To support development at NASA’s Stennis Space Center (SSC) testing facilities and infrastructure for the monitoring of remote or inaccessible measurement locations, American GNC Corporation (AGNC) and Rensselaer Polytechnic Institute (RPI) have developed the Through Wall Wireless Intelligent Sensor and Health Monitoring (TWall-ISHM) System. This technology allows deploying flexible instrumentation and health monitoring capability in fully enclosed areas such as vacuum jacketed pipelines or pressurized tanks by a non-intrusive data and energy transfer through-wall system where perforations are avoided, maintaining structural integrity of monitored systems. Major innovations and capabilities are: (a) non-intrusive sensing where holes in isolating walls are not required; (b) wireless data and power transmission through solid walls by robust ultrasound techniques; (c) self-diagnostics of piezoelectric (PZT) elements used either for ultrasound communications or as sensors; (d) embedded intelligent algorithms in the TIMs (Transducer Interface Modules), i.e. smart sensors; and (e) sensor network operation capability, i.e. smart sensors on both sides of the wall and in remote locations can communicate to a network coordinator. TWall-ISHM is an integral solution with Instrumentation and Measurement methods, advanced ultrasound communications (in addition to RF and wired communication), and health monitoring in an innovative yet practical product.
The TWall-ISHM will directly support NASA testing facilities by providing an innovative cost-effective instrumentation and measurement (I&M) as well as health monitoring system with minimally intrusive ultrasound communication and intelligent data analysis diagnostic techniques. The innovation of the system is the ability to extend measurement capabilities in previously inaccessible spaces where physical holes would either comprise structural integrity or result in major disassembly downtime costs. Potential applications are: (a) long-duration use in vacuum jacketed pipelines; (b) cryogenic systems monitoring; (c) explosive environments such as propulsion systems in test stands; (d) pressurized tanks and storage vessels; (e) strain gage instrumentation, (f) distribution systems, etc. Generally, the system can be used for expanding I&M in critical systems and test stands such as those at Stennis Space Center. Rather than requiring manual inspections over miles of pipelines, TWall-ISHM nodes (internal sensor system and outside data acquisition system) can be installed at specific locations for automatic data recovery. High-dollar value systems are a focus, where the TWall-ISHM should provide cost-savings by enabling flexible system monitoring without disassembling or drilling holes to obtain data and to analyze problems. The technology can be readily applied to different structure types, thus maximizing flexibility and ease of installation, further reducing costs for NASA.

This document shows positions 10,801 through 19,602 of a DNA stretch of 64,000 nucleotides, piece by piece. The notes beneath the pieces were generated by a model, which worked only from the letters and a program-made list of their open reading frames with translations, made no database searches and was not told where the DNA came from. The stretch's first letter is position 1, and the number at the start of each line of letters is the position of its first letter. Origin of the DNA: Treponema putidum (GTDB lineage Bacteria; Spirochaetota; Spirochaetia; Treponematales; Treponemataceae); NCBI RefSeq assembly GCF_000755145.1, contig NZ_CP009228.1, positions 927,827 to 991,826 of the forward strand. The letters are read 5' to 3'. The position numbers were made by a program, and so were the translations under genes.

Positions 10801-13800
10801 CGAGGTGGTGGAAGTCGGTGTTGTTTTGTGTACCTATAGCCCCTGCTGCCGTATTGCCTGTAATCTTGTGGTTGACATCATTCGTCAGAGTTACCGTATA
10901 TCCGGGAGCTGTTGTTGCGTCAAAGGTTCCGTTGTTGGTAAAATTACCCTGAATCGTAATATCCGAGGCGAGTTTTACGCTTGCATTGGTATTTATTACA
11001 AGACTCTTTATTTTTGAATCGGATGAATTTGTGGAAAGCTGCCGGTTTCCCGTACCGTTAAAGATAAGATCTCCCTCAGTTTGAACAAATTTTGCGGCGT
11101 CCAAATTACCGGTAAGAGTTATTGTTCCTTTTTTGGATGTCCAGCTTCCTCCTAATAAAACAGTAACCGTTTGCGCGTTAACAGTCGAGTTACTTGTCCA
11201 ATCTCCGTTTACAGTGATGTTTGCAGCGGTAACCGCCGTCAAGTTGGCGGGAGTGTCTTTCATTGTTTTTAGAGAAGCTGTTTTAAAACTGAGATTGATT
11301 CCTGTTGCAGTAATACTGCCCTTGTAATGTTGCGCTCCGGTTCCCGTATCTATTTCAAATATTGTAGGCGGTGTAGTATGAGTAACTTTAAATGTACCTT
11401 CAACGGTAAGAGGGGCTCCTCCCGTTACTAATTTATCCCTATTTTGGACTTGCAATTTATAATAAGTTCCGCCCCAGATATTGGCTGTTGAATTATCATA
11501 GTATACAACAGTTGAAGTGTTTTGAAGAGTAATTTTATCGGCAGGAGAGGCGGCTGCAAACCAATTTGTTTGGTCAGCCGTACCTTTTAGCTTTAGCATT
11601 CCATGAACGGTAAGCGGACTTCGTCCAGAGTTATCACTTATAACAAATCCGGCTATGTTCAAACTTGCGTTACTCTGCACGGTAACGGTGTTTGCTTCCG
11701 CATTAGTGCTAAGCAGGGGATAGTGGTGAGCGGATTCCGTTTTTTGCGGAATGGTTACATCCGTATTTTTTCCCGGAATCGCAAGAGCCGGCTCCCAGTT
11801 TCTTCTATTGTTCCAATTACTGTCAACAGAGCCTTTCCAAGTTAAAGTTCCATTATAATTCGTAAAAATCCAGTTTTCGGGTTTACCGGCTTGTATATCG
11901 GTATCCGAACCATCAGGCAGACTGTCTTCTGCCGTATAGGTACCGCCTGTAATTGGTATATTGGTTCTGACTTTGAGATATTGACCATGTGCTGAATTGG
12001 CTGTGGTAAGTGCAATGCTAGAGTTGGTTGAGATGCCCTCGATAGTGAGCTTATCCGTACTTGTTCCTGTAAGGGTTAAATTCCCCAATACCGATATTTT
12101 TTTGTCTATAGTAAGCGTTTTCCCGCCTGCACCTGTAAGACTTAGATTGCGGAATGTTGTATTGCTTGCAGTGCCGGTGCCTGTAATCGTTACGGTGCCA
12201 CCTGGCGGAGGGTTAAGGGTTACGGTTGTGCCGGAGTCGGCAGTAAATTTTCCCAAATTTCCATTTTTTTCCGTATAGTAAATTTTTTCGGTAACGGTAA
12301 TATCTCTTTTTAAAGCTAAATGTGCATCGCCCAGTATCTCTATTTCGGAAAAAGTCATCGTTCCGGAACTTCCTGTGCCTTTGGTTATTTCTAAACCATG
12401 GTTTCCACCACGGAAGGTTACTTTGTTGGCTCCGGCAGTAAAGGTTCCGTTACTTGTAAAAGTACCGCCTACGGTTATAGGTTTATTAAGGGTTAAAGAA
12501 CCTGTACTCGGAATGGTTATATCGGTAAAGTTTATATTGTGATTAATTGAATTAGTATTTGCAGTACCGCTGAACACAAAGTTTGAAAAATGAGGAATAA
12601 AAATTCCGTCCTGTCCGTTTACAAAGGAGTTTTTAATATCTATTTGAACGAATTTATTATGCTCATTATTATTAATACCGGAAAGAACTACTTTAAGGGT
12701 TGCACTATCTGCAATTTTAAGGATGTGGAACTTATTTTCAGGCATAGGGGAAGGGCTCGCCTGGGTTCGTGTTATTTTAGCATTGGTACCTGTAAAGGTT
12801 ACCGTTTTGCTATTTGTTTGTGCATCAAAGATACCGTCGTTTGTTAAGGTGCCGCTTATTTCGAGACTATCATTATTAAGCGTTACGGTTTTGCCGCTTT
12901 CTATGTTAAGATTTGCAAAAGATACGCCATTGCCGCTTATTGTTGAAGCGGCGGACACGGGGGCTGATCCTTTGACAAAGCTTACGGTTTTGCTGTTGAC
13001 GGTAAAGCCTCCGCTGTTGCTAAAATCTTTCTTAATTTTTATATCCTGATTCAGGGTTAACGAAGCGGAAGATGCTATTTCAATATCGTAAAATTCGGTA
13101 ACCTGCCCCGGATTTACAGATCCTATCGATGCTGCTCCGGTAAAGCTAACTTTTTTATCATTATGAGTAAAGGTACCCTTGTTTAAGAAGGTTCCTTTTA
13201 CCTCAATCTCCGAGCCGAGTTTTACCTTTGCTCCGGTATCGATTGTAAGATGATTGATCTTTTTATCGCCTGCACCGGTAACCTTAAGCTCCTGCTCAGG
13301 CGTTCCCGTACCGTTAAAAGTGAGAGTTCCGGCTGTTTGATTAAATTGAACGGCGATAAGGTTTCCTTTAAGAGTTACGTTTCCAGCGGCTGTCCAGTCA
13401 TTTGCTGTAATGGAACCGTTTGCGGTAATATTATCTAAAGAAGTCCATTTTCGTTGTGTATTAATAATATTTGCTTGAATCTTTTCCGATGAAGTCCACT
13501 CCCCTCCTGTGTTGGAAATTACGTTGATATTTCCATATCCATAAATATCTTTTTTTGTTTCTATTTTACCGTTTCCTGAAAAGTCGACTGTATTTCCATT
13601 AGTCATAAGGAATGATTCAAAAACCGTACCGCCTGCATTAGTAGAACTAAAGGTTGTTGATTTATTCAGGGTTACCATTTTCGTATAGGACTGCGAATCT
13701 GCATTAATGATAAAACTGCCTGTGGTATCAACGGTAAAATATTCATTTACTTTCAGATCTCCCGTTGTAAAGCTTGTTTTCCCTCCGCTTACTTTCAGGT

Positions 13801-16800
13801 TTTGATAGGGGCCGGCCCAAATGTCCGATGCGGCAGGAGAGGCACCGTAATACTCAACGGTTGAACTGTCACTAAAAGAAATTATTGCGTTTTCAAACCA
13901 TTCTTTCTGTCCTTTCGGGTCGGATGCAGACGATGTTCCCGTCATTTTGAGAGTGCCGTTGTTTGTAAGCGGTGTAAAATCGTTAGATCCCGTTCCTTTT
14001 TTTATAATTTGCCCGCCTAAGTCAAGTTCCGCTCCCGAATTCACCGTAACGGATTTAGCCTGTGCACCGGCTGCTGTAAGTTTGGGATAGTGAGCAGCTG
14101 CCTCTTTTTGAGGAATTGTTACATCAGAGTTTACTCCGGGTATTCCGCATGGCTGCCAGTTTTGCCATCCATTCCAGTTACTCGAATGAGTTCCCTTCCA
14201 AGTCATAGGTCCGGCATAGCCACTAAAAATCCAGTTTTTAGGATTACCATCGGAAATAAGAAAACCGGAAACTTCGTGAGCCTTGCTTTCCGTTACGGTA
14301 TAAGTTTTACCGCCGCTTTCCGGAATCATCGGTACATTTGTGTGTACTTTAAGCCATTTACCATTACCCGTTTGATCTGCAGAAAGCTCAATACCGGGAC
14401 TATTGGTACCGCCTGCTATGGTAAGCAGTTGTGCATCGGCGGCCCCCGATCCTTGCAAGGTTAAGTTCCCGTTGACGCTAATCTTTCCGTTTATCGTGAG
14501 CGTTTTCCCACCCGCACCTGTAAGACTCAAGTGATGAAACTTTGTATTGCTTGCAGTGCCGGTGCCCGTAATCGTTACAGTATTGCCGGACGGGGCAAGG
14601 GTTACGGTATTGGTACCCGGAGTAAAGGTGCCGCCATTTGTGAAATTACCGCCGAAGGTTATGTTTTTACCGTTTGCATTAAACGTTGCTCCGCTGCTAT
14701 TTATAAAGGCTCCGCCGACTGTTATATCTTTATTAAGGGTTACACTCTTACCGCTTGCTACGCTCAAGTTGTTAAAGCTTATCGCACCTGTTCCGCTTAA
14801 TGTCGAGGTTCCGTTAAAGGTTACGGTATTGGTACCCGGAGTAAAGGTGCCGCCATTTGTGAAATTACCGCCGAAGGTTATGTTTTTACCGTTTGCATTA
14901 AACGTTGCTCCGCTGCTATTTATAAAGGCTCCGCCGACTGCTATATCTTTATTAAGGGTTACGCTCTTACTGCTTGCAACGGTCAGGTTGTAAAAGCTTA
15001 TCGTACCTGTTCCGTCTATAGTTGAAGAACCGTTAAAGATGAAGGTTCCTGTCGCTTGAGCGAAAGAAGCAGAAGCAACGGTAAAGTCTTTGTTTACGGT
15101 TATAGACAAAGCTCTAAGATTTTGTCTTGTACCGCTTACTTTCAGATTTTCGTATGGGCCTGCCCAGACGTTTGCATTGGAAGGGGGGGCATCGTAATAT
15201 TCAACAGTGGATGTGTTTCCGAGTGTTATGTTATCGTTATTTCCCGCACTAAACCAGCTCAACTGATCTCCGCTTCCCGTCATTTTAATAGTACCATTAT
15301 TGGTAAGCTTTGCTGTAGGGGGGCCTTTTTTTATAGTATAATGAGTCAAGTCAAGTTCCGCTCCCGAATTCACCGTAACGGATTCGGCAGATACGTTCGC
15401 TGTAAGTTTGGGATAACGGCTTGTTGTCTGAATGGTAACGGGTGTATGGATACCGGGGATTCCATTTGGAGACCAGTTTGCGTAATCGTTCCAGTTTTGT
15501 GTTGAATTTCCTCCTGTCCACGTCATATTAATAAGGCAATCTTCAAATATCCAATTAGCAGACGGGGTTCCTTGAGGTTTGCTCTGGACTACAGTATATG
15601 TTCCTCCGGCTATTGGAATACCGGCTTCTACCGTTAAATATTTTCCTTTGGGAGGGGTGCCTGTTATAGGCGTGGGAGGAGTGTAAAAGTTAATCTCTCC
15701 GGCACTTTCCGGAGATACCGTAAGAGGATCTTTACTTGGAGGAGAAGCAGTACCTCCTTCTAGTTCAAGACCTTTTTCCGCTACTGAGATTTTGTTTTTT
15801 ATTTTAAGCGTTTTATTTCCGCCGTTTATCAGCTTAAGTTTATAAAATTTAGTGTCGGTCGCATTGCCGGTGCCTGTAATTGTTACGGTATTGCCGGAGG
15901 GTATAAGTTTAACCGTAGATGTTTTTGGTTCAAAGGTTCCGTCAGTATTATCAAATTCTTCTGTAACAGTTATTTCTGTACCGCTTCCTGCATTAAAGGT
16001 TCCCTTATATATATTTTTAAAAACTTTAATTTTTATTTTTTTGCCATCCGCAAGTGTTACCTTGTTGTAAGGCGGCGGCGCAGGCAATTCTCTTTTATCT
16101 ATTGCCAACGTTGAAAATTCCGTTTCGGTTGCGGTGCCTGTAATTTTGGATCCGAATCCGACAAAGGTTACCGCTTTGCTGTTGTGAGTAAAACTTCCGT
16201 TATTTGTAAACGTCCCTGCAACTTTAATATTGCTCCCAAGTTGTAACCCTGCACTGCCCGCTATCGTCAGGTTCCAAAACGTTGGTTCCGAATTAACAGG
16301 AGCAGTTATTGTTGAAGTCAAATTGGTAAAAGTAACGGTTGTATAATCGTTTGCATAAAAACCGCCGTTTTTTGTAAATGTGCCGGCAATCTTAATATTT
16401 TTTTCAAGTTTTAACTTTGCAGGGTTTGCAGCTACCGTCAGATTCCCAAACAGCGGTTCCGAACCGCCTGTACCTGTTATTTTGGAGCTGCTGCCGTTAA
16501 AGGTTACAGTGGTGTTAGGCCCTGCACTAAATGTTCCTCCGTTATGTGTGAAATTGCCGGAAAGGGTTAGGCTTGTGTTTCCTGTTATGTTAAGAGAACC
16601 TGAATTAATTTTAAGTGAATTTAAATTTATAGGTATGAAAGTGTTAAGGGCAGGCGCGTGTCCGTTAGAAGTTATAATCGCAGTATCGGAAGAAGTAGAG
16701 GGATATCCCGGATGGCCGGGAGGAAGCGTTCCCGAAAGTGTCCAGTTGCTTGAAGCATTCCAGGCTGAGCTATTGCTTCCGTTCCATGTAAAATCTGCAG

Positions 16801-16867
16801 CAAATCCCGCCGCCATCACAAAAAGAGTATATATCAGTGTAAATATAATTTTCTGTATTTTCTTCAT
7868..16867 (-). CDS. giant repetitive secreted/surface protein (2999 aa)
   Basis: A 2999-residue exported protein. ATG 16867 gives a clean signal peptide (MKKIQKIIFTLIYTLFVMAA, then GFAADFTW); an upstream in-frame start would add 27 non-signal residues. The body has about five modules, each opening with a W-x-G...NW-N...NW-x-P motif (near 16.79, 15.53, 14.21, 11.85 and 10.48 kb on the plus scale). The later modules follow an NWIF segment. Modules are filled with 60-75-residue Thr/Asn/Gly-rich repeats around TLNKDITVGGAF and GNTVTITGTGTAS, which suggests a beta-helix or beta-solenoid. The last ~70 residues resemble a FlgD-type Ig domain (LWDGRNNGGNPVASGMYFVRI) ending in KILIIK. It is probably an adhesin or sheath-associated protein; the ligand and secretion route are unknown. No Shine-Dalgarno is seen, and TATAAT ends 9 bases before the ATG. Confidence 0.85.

The TWall-ISHM provides novel instrumentation and monitoring capability with significant application potential for a wide range of non-NASA systems within both civilian and military sectors. For example, the TWall-ISHM can be applied to systems health monitoring (processing of strain, stress, humidity, temperature, etc.) of equipment, machinery, and assets in difficult to reach locations such as airframe components (wings or enclosed fuselage compartments) and remote/inaccessible bridge elements, civil structures, and military systems. Innovative aerospace instrumentation and advanced measurement techniques will be enabled when considering data and energy transfer in pressurized aircraft cabins or cockpits, where sensors in both the outside and inside of the cabin can transmit data and power with the thru-wall ultrasound technology. Other applications are: (1) oil wells; (2) submarine hull data acquisition; (3) shipment containers monitoring (e.g. ultrasound tags instead of RFID tags); (4) underwater vehicles; (5) extending the coverage of existing wireless sensor networks (WSNs); (6) corrosion monitoring of civil structures, vessels, military infrastructure; (7) tracking of military assets and life-cycle status monitoring; (8) Computerized Maintenance Management Systems (CMMS) and Enterprise asset management; (9) complex system maintenance and repair guidance; (10) logistics and depot maintenance; and (11) Internet of Things (IOT).